Search Results: i-514 (4)

Idaho H.O.P.E. Fest

​The second annual Idaho H.O.P.E. Fest, Boise’s only hemp rally, is coming up on Sunday, September 30 at Ann Morrison Park. The gathering — to educate the public on the many uses of hemp — is designed to promote awareness on the reform of marijuana laws in a positive and polite atmosphere, according to organizers.
H.O.P.E. stands for Hemp Offers People Everything, and this year’s event has a number of goals:
• To collect signatures on Compassionate Idaho’s Citizens Initiative seeking to legalize medical marijuana for Idaho’s seriously ill patients
• To promote the re-legalization of industrial hemp
• To educate the public on the growing cannabis industry, a legitimate market providing jobs and economic growth to states that have legalized its medical use
• To push for public discussions on the reform of Idaho’s archaic and unjust cannabis laws.

The Weed Blog

Wanna get paid $3 per signature while gathering for Washington state’s Cannabis Child Protection Act, I-514?
Seriously? Yes, but the details will surprise you.
It’s a bit of a twist not seen in volunteer-supported campaigns, but Toke of the Town is about to pass along to Washington State cannabis reform activists something they’ve been lacking the past few years: the opportunity to collect signatures to legalize (remove penalties for adults, felonies for minors, allow home growing) for cannabis AND adjust I-502’s bad effects (if it passes) by requiring video evidence of impairment before anyone’s blood can be used in a DUI case, all while making cash money.
Curious? Here is the full story.

The Marijuana Advocate
Marc Emery: “How ironic that I have far more respect for my former prosecutor and his proposed legislation than I have for those activists who would foolishly and dangerously oppose this great step forward over trivialities”

Self-styled “Prince of Pot” Marc Emery has called the opposition of Washington state activists to the DUI provisions in a legalization initiative “foolish,” “dangerous” and suggested that those who oppose I-502 are just “jealous.”

Emery, writing from a federal prison cell 2,000 miles away in Mississippi, said the opposition of Washington state medical marijuana patient activists to being subject to DUI arrest was “disturbing” and “absurd.”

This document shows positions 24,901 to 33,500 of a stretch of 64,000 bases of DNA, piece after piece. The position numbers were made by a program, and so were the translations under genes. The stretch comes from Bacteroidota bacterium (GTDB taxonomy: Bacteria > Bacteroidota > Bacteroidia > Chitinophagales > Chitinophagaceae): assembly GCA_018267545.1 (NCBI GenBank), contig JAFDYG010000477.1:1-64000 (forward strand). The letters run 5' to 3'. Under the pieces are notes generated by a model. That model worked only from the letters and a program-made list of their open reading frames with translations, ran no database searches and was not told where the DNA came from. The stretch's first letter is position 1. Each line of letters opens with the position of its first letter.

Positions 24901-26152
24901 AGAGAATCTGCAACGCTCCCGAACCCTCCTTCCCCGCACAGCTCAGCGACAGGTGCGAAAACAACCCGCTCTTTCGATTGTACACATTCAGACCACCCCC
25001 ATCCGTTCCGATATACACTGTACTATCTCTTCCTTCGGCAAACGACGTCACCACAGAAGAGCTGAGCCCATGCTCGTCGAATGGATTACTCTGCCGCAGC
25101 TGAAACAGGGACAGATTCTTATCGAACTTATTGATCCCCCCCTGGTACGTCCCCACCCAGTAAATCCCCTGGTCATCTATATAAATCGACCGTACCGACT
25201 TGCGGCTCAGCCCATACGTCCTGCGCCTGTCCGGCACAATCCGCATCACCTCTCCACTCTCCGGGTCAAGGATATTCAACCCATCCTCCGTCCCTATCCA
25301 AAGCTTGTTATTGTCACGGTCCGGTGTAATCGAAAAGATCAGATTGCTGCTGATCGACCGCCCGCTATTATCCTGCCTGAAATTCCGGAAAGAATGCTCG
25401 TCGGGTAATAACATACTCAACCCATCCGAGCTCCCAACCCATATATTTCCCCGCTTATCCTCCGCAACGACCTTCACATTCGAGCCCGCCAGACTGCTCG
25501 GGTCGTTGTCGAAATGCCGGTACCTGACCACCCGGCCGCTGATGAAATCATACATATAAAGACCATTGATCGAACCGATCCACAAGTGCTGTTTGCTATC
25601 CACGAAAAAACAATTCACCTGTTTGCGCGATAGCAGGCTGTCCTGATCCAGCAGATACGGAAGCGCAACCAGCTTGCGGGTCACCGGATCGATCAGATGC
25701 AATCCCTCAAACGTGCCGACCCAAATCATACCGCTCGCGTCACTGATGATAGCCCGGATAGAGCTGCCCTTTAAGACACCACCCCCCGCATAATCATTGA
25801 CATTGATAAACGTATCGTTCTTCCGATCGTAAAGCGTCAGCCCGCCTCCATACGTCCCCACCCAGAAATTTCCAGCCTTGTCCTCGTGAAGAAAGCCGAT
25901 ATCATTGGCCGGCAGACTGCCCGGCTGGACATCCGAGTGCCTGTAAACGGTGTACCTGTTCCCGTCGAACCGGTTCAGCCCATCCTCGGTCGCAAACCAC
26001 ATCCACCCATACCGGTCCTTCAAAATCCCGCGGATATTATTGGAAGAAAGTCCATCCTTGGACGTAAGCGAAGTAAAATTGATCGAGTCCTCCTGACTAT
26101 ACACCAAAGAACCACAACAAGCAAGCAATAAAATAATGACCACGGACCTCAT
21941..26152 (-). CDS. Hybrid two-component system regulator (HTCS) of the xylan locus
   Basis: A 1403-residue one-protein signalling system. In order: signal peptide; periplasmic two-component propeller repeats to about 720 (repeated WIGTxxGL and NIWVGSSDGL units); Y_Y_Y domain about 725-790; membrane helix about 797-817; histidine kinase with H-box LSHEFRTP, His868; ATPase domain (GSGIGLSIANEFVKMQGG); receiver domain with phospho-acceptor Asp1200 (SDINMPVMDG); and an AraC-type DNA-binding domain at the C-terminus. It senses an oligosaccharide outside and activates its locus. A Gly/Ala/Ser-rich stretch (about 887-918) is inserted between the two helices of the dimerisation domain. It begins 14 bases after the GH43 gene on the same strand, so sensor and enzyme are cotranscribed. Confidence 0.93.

Rather than just accepting Emery’s marching orders, I decided to check with some actual Washington medical marijuana activists on the ground to get their take on things. You know — those “foolish,” “dangerous,” “jealous” folks who look out for the patients.
Even among Emery’s staunchest backers, some were taken aback by the shrill, strident tone of his message. Several of those who read the statement said it seemed as if Emery had never even read the actual language of the measure he was endorsing.
“How ironic that I currently have far more respect for my former prosecutor and his proposed legislation that I have for those activists who would foolishly and dangerously oppose this great step forward over trivialities, much the same way as done by many so-called members of the movement who killed Prop. 19 in California in 2010,” Emery wrote. “Much of the Washington state opposition to I-502 is rooted in adversarial jealousy, because after three attempts, some activists just can’t get an initiative of their own on the ballot, so resent [former U.S. Attorney John]McKay, the ACLU and their backers who did manage to get I-502 on the ballot.”

​​With controversy swirling in Washington state about the merits and shortcomings of I-502 — a marijuana legalization voter initiative which has already qualified for November’s ballot — another effort to regulate cannabis kicks off on Tuesday.

The Cannabis Child Protection Act focuses on protecting minors from the effects of the marijuana economy and keeping pot out of schools and away from kids, according to advocates.
Proponents of I-1223 and I-514 said will begin collecting signatures at 5 p.m. on Tuesday, April 3 across Washington. Both initiatives need 241,153 valid signatures from registered Washington voters in order to qualify.